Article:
Question: On Bangladesh, there was — another blogger was hacked to death, Washiqur Rahman, and does the UN have any response to it? And somewhat relatedly, have there been further efforts to get Mr. [Oscar Fernandez-] Taranco or Mr. [Jeffrey] Feltman or any UN person into Bangladesh to have a discussion?
Spokesman: Well, I don't have any high-level travel to Bangladesh to announce at this stage, but you're aware of our concerns and, of course, we have been calling for the respect of basic rights in Bangladesh, including the rights of people to freedom of expression. Given that, it's a matter of tremendous concern that different journalists and other intellectuals have been attacked.
Question: And just if — I want to ask —
Spokesman: Yes, that, and then it will be you.
Question: I just want to ask you this now. There have been a lot of calls by different — by staff unions, not so much in New York, since it's not clear who is the staff union, but Geneva and elsewhere, about alleged irregularities in the Pension Fund and a desire to sort of — by the current Chief of the Pension Fund to make — to change the rules so there's no… less outside review, and they said there will be an emergency meeting of staff about this Pension Fund coming right up. So I wanted to know, is the Secretariat aware of these concerns and what… how do they… how does the Secretariat think they should be resolved, and how would staff in New York be represented as to this $53 billion fund?
Spokesman: As you know, the Secretariat in the form of the Secretary‑General does not have control over the Pension Fund. It's not something that I can comment on. You'd have to take that up directly with the Pension Fund. Yes?
Question: On humanitarian aid in Yemen: are there any ships waiting, for example, if there's any reprieve or any interval in the fighting so they can go in? Also, Pakistan has many citizens there; they were trying to evacuate them from Aden. It seems they are stranded and very difficult to get them out. Are there any arrangements or talk with the Saudis to have a ceasefire so that such aid can be delivered and evacuations can be done?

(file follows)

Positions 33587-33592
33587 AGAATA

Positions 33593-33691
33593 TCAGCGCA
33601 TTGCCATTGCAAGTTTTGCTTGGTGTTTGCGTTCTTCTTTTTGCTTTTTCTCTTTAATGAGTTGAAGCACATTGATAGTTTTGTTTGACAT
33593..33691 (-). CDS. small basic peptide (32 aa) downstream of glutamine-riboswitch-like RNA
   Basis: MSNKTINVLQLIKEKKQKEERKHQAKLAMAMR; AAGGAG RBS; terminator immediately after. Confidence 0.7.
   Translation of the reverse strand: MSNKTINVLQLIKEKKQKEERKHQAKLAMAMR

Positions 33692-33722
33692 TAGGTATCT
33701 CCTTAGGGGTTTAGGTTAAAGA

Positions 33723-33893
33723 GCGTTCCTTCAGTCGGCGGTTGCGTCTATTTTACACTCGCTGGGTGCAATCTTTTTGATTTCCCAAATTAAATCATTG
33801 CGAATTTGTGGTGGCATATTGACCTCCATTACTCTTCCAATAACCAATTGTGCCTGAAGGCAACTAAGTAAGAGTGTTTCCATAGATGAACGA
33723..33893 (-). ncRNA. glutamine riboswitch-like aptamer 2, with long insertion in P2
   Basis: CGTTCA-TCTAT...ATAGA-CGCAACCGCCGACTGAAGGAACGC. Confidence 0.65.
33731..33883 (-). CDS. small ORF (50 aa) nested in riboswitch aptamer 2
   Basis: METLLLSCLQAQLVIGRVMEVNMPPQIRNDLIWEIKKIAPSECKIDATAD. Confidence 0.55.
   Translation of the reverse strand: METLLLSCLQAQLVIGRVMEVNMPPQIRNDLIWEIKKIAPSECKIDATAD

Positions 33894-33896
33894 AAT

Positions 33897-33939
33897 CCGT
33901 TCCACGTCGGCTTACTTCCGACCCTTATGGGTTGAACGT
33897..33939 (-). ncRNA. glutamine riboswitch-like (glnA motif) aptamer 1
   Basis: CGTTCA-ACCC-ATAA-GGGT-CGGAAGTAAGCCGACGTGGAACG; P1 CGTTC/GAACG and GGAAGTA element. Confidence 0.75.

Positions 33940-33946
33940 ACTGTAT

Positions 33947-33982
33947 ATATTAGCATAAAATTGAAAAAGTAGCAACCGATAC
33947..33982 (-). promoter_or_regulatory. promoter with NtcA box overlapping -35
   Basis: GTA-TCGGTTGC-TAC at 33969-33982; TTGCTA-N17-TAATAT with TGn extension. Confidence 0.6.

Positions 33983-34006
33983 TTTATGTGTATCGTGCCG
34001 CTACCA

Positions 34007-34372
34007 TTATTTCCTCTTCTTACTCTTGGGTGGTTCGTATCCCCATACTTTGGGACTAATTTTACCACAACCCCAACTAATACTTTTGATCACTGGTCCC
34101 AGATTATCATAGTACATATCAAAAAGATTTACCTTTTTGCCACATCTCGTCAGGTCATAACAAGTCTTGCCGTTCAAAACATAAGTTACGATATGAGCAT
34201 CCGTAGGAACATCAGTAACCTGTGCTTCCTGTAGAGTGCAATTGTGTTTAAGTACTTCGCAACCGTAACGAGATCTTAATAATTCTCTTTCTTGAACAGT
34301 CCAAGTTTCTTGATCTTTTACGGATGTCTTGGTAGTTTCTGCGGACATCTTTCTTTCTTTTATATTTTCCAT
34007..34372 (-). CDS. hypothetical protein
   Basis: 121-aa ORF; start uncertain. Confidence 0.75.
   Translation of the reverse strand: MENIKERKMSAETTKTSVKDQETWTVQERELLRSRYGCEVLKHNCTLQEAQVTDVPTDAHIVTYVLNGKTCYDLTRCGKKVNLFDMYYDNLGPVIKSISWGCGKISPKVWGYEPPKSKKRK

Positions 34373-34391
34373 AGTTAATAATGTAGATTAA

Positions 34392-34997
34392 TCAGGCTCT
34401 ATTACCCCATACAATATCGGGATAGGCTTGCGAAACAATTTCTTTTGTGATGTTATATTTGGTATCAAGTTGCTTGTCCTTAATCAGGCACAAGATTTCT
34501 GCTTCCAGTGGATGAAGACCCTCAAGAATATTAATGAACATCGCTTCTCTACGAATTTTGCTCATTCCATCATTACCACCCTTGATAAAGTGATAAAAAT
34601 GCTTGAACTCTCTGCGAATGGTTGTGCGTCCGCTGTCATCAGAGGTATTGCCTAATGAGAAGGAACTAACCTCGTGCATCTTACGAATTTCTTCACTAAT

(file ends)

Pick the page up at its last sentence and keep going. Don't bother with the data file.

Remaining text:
Spokesman: There have been some pauses in the fighting that have allowed windows for people to travel outside of Yemen. In fact, it was during some of these windows over Saturday that we were able to get some of our own personnel relocated temporarily to Djibouti and to Addis Ababa. If there's need for further travels we'll make preparations at that point. Right now, what we're doing is monitoring the situation and seeing what other steps need to be done to ensure the safety and security of our personnel on the ground, and we trust that the countries that are involved in these operations will allow for further opportunities for different people to get their nationals outside, as need be.
Question: Your personnel on the ground, are they reporting any imminent humanitarian crisis at this stage?
Spokesman: We've made it very clear our humanitarian concerns. There is certainly a major humanitarian impact from these operations, and consequently, we've kept our — some of our team in place so that we can do as much as we can to continue to provide humanitarian assistance to those in need.
Question: Would the Secretary‑General call for a ceasefire in Yemen?
Spokesman: You saw what the Secretary‑General said, and I would just refer you to the language of his statements, including the remarks he made over the weekend. Have a good afternoon, everyone.